As the charts were being breached from all directions in the U.K., developments were also afoot in the U.S. where British records had begun to regularly impact the Billboard disco chart. A hodgepodge of British artists had scored U.S. disco-chart number ones—the Bee Gees back in ’76, the anomaly of Rod Stewart’s “Da Ya Think I’m Sexy” in ’78, and Love De-Luxe’s “Here Comes That Sound Again” in ’79. Following a two-year gap, the next British artist to reach the disco-chart peak was the Nick Straker Band in ’81 with the Prelude release “A Little Bit of Jazz.” It was followed immediately by another track that hadn’t been a U.K. hit, but had picked up some jazz-funk play as a U.K. promo, “Zulu” by the Quick, remixed by Bostonian John Luongo. In early ’82, Chas Jankel, ex-member of Ian Dury and the Blockheads, also reached the summit with “Glad to Know You” b/w “3,000,000 Synths” and “Ai No Corrida” (the latter famously scooped up and catapulted to worldwide fame via Quincy Jones's contemporaneous cover version), with further British-originated dance number ones that year from Thompson Twins, Yaz (Yazoo in the U.K.), and ABC.
Further jazz-funk–inspired avenues branched off in more alternative/pop directions via the likes of Haircut 100, Modern Romance, Pigbag, Animal Nightlife, Rip Rig + Panic, Blue Rondo a La Turk, and Matt Bianco, some achieving greater commercial success, others more cult acclaim. Cofounder of i-D magazine Perry Haines even weighed in, recruiting Bluey to produce his 1981 reworking of the 1977 Rare Gems Odyssey U.S. funk cut “What Is Funk?” as “Whats Funk?” Even George Michaels’s newly formed group Wham!, destined for pop superstardom, first got their foot on the ladder in the pages of Blues & Soul and Southern jazz-funk fanzine Groove Weekly, vaunted as “two teenagers whose roots are in black music.”
Jazz-funk had fast become a part of the overall popular music palette in the U.K., inspiring Black and white musicians alike, and the lines were increasingly blurring, just as in New York, where no wave/punk-funk had become an additional factor in the post–“Disco Sucks” club climate.
The U.S. appreciation of British music of all denominations was at a premium in the early ’80s, especially in New York clubland, and the dance hits soon stacked up via U.K. acts like Central Line, Funkapolitan, I-Level, Linda Taylor, Richard Jon Smith, Imagination, and former Hi-Tension frontman David Joseph. Manchester’s Factory label also gained NYC club kudos via 52nd Street and Quando Quango (led by Mike Pickering, destined to become one of the determining DJs of the rave era). British funk and jazz-funk was now being remixed by U.S. figures like Arthur Baker, Larry Levan, Tee Scott, Mark Kamins and John Luongo—that in itself a strong endorsement. However, it was the type of artists first championed on the futurist/new romantic scene, bands like Human League, Soft Cell, Spandau Ballet, Thompson Twins, ABC, and Heaven 17, rather than the Black groups, who benefited most as the MTV era unfurled, with shamefully little Black music presence initially on their playlists.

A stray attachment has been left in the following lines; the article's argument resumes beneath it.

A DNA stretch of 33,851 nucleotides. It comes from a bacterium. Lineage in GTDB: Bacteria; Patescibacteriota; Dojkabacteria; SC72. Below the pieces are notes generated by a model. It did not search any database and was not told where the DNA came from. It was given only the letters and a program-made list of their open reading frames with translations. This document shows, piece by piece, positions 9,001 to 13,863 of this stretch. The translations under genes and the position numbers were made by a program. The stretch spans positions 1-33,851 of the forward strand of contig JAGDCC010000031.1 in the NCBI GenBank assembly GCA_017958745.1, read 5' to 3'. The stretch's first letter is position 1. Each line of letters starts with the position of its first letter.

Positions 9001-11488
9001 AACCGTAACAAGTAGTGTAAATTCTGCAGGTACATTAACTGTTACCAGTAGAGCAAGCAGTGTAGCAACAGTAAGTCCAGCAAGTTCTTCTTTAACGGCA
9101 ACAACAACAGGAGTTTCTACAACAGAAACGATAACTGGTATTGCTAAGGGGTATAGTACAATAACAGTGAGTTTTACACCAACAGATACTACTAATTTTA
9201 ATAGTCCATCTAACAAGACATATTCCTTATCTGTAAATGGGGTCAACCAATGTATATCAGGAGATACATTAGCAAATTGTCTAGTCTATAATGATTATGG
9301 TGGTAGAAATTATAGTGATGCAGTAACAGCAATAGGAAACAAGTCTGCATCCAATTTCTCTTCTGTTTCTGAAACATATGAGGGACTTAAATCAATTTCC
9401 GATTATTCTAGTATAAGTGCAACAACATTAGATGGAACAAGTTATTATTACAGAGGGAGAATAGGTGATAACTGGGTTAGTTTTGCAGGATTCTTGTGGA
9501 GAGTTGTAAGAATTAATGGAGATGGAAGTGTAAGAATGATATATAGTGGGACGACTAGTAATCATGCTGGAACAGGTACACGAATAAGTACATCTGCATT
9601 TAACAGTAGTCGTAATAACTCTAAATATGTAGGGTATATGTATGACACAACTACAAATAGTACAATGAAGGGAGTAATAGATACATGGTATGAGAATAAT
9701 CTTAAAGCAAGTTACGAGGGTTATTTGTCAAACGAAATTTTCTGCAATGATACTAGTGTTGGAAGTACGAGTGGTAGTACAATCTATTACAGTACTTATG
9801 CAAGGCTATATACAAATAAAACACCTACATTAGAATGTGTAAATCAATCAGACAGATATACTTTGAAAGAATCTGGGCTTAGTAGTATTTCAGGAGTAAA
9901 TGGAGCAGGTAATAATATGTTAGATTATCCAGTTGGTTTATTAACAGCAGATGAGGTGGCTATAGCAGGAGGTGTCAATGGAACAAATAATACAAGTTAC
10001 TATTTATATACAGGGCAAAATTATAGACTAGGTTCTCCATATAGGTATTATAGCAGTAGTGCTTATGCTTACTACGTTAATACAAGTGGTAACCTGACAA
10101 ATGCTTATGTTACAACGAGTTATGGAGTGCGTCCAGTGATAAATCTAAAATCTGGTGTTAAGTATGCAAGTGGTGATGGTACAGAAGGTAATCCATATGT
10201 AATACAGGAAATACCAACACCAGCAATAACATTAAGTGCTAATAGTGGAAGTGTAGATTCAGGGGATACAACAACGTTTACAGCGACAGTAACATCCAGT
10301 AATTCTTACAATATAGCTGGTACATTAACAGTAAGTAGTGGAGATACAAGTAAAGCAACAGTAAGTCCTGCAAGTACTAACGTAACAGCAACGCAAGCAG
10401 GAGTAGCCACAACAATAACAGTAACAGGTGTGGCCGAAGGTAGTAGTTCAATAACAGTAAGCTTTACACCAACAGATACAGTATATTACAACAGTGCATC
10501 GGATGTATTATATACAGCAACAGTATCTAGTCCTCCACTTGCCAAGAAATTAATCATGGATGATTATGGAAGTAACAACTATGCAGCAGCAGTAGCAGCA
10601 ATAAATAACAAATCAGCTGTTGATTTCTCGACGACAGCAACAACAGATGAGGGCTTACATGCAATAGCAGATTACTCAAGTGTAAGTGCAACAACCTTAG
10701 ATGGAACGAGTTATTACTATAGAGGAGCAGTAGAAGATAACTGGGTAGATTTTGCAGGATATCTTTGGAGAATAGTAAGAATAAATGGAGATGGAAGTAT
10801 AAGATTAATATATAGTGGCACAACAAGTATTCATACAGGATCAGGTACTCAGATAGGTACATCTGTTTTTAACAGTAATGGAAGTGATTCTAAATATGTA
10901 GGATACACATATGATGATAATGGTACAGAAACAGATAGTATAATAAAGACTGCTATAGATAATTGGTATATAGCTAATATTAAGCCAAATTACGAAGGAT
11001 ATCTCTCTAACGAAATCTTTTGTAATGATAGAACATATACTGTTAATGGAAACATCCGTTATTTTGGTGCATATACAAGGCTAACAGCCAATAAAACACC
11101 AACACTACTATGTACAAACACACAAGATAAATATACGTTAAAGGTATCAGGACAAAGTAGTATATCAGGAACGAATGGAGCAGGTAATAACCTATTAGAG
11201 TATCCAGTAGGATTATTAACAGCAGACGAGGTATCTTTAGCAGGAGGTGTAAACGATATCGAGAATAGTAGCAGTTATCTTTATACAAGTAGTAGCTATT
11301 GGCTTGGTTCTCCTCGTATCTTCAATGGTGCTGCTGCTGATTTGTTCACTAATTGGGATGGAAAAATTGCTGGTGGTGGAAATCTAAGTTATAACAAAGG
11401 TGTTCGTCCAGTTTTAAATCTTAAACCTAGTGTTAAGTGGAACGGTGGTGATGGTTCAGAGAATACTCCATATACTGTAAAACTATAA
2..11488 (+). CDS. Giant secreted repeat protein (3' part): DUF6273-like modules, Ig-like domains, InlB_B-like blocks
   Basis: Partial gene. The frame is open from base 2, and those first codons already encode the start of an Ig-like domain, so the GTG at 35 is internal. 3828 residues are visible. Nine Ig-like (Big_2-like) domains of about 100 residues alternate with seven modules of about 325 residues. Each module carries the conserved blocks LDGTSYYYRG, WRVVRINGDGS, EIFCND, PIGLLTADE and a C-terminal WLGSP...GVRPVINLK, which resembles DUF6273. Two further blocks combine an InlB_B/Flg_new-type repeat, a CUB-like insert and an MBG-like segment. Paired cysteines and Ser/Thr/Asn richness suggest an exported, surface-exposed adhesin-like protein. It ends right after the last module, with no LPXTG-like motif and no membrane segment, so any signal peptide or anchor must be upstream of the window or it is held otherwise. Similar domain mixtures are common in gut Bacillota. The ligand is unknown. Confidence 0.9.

Latin Flair and Homegrown Jazz
On the Black side of the tracks back in the U.K., smaller “jazz rooms” had begun to become a feature of All-Dayers; the most serious dancers, some of whom were adding to their skill sets by taking ballet classes while obsessing over the fine details of vintage movie routines by the Nicholas Brothers, now wanted jazz of a purer potency, usually the more up-tempo tracks, often by South American musicians and adding a greater Latin flair (A representative sample of these tracks can be found in the addendum to the playlist here.). A harbinger of this development was the unlikely success of Brazilian fusion group Azymuth, whose ’79 LP Light as a Feather, a U.S. release on jazz label Milestone, spawned the nine-and-a-half-minute “Jazz Carnival,” which blew up in such a big way that a U.K. 12-inch was issued to meet the demand, the dance floors approving and the top twenty beckoning in early 1980.
Homegrown jazz also gained greater appreciation, like with some of Ronnie Scott’s favorites during the ’70s: Veterans Morrissey Mullen enjoyed a renaissance with both 1981’s Badness and 1982’s Life on the Wire impressively placing on the U.K. top fifty; and Paz saw copies of their ’82 album Paz Are Back snapped up by the fusion fanatics. Manchester’s Swamp Children (later Kalima) also weighed in on Factory Records, not least due to DJ Hewan Clarke’s influence (Factory owned the Haçienda).
Out of the Shadow